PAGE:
Section 179(1)(b) suffers from overbreadth and thus the deprivation of liberty it entails is not in accordance with the principles of fundamental justice. The section is overly broad in its geographical ambit. The limitation should be more narrowly defined, to apply only to those parks and bathing areas where children can reasonably be expected to be present. It is also overly broad in that it applies for life, with no possibility of review. Without a review a person who has ceased to be a danger to children (or who indeed never was a danger to children) continues to be subject to the prohibition in s. 179(1)(b). A pardon under the Criminal Records Act or the royal prerogative of mercy, while removing only any disqualification flowing from conviction, does not meet the need for review because of inadequate and insufficient availability. Finally, s. 179(1)(b) applies to all persons convicted of the listed offences, without regard to whether they constitute a danger to children and accordingly is also overly broad in respect to the people to whom it applies.
The absence of notice, too, offends the principles of fundamental justice. Great care is taken to give notice in connection with other provisions of the Code.
It is significant that the new s. 161, enacted after the Court of Appeal's decision, applies only to persons who have committed the listed offences in respect of persons under age fourteen. In addition, the order made pursuant to it is discretionary so that only those offenders constituting a danger to children will be subject to a prohibition. Unlike s. 179(1)(b), the new s. 161 provides for both notice and review of the prohibition and accordingly reduces the significance of the overbreadth factor.
Doubts exist as to whether a violation of the right to life, liberty or security of the person which is not in accordance with the principles of fundamental justice can ever be justified, except perhaps in times of war or national emergencies. Overbroad legislation infringing s. 7 of the Charter is even more difficult to justify and would appear to be incapable of passing the minimal impairment branch of the s. 1 analysis.
The objective of s. 179(1)(b) of protecting children from sexual offences is pressing and substantial. The protection of children from sexual offenses is obviously very important to society. Furthermore, the means employed in s. 179(1)(b), at least in some of their applications, are rationally connected to the objective. However, for the same reasons that s. 179(1)(b) is overly broad, it fails the minimal impairment branch of the s. 1 analysis and so cannot be justified under s. 1 of the Charter.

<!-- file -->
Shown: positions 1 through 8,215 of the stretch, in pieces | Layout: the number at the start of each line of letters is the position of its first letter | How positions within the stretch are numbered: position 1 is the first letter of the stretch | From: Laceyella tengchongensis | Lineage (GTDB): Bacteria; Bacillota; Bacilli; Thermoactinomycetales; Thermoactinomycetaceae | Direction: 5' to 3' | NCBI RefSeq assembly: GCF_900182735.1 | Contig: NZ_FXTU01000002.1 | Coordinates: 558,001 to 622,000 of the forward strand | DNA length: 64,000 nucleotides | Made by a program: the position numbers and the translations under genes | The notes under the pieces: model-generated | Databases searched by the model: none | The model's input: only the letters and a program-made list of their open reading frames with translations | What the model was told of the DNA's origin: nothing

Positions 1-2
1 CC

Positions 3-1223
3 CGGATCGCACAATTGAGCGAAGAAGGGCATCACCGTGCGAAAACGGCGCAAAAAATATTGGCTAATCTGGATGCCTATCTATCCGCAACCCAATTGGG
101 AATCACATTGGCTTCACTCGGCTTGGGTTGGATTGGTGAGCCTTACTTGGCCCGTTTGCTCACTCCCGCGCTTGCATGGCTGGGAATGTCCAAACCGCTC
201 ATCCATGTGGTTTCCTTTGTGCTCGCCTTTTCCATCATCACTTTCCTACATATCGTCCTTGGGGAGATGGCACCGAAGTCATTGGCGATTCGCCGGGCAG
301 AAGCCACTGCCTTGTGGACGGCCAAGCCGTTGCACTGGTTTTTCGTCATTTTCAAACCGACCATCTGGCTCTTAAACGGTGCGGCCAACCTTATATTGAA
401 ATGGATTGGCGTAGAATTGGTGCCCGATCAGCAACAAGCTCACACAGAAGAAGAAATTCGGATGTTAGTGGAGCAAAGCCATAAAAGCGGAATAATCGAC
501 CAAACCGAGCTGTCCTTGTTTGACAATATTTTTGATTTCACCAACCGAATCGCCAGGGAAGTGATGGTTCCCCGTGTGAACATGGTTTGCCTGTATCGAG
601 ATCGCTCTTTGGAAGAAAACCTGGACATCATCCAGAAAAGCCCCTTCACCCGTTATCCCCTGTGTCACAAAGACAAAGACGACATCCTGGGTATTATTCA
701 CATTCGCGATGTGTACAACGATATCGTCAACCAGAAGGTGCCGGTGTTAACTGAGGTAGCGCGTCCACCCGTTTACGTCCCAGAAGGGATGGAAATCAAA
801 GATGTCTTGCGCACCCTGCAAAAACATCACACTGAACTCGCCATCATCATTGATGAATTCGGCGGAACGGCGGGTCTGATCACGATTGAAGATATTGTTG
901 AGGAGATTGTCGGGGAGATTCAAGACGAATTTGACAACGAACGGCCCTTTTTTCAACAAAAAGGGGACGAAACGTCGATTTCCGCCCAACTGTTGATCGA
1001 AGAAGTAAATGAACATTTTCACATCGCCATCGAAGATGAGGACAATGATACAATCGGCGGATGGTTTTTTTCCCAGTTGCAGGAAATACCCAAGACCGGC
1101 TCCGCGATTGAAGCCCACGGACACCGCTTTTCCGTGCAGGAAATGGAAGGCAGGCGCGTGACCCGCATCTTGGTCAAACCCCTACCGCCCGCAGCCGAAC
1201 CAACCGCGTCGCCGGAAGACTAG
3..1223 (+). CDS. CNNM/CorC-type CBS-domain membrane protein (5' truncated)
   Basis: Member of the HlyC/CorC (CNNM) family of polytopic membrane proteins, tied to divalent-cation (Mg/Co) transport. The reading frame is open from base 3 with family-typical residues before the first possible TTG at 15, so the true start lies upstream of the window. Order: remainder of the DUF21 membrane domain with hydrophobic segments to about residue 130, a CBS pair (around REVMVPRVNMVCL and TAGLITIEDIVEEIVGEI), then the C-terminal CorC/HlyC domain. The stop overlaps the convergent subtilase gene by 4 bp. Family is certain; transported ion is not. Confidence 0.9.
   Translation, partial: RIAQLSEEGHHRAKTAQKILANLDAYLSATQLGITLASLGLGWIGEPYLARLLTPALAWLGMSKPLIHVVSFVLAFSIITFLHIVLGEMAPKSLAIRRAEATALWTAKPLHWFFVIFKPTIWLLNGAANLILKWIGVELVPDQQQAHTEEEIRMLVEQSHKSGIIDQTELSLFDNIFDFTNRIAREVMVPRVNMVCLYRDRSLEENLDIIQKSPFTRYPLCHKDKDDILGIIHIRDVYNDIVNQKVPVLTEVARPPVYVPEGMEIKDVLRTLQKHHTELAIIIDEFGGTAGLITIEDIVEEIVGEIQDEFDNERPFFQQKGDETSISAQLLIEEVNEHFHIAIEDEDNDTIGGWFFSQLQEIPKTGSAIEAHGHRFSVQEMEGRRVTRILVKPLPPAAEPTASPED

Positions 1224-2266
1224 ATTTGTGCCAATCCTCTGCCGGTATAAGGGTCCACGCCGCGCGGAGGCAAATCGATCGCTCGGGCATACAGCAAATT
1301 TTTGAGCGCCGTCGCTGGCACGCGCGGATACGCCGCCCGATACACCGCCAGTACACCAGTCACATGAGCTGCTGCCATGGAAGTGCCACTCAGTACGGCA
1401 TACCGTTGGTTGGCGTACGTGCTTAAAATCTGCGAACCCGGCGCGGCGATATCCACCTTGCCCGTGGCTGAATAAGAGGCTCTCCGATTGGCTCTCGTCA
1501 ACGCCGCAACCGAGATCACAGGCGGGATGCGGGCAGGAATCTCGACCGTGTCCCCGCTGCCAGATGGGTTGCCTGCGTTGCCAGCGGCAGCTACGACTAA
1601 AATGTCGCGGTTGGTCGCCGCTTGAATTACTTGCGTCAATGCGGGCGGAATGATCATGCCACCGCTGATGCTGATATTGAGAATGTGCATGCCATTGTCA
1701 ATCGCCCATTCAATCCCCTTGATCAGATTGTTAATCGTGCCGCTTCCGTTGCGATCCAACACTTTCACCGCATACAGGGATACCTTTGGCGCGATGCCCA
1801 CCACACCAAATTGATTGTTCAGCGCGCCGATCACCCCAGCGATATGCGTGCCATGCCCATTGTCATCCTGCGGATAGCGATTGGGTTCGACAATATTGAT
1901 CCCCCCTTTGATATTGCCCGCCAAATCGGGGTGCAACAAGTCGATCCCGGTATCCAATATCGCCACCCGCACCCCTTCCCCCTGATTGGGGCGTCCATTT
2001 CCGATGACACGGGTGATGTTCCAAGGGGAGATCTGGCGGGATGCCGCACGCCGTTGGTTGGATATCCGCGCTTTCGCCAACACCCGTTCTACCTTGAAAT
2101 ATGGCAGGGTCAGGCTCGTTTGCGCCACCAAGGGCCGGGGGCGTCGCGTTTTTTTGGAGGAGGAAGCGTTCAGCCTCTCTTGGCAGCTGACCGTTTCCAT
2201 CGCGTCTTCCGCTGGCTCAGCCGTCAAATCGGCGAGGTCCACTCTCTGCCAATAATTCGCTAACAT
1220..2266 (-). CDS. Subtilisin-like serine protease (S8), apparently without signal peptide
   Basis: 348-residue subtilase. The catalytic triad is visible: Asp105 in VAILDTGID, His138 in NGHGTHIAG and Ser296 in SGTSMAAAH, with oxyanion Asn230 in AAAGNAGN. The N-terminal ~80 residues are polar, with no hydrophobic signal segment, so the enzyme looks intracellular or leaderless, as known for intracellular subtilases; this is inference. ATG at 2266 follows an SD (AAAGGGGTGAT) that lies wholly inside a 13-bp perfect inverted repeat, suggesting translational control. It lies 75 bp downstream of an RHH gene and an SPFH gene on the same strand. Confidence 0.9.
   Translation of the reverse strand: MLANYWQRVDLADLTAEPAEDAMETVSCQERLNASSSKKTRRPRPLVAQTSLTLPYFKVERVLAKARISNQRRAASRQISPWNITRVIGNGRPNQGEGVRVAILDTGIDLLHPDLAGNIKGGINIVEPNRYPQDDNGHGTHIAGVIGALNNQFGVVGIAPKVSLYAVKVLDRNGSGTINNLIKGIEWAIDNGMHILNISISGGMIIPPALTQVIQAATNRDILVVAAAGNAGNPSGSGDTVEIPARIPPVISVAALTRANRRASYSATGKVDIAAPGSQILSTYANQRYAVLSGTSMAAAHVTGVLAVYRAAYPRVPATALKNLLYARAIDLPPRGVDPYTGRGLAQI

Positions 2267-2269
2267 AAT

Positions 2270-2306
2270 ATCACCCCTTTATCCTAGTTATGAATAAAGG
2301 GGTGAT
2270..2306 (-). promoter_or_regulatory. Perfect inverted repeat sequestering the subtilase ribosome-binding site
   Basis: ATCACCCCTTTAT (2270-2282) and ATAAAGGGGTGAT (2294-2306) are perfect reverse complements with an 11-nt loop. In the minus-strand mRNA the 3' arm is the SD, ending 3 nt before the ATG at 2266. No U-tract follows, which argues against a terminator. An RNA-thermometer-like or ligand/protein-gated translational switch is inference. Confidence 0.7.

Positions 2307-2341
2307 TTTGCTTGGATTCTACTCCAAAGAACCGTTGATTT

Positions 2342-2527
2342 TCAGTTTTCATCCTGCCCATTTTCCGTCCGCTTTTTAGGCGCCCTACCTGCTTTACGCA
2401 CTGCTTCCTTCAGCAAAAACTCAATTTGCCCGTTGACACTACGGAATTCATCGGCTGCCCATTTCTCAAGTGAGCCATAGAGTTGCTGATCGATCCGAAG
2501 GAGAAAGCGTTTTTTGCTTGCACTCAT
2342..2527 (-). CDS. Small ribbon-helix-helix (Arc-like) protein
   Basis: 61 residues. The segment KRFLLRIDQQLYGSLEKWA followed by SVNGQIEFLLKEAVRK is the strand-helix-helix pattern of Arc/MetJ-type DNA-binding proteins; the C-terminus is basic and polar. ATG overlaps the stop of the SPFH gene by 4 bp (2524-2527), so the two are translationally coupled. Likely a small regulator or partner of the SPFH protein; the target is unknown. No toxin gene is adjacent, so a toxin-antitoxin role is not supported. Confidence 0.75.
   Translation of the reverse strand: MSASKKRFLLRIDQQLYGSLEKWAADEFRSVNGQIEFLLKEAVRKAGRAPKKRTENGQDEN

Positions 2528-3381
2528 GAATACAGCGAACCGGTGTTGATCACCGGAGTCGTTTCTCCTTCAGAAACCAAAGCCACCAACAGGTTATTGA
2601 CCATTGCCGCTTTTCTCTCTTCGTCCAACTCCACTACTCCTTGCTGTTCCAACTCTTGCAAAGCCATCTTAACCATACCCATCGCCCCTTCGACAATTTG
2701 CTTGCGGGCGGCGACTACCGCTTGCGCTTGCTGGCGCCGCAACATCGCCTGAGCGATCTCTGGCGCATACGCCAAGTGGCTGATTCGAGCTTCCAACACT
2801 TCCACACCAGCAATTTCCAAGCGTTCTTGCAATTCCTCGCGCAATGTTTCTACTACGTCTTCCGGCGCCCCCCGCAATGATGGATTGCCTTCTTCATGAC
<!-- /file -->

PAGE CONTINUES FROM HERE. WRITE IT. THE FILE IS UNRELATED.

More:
The remedies of reading in or reading down are not appropriate here. The changes which would be required to make s. 179(1)(b) constitutional would not constitute reading down or reading in but rather would amount to judicial rewriting of the legislation and the creation of an entirely new scheme with a completely different approach to the problem.
Per La Forest, L'Heureux-Dubé, Gonthier and McLachlin JJ. (dissenting): Section 179(1)(b) should be interpreted as prohibiting the persons affected from being in one of the enumerated places for a malevolent or ulterior purpose related to the predicate offences. The purpose and legislative history of s. 179(1)(b), precedent and statutory context support this interpretation.
The legislative history of s. 179(1)(b) indicated that Parliament considered the word "loiter" to have a different meaning from the word "wander" which was removed from earlier versions of the provision. "Wander" connotes movement without specific intent; "loiter", notwithstanding the common element of idleness, is defined more narrowly and has a variable connotation according to the context.
The Crown's expert psychiatric and psychological evidence was of assistance in understanding the purpose and scope of s. 179(1)(b). The evidence on cross-offending and the difficulty of predicting who will cross-offend or repeat offend justifies some form of restriction on the liberty of persons convicted of sexual offences.
The section has at its foundation a concern for public safety and a desire to aid in the treatment and rehabilitation of offenders. It applies broadly to all persons convicted of the enumerated offences and therefore provides protection not only to children but also to others who could be victims of sexual assault in the listed areas. The areas where the prohibition applies are places where people will generally lower their guard.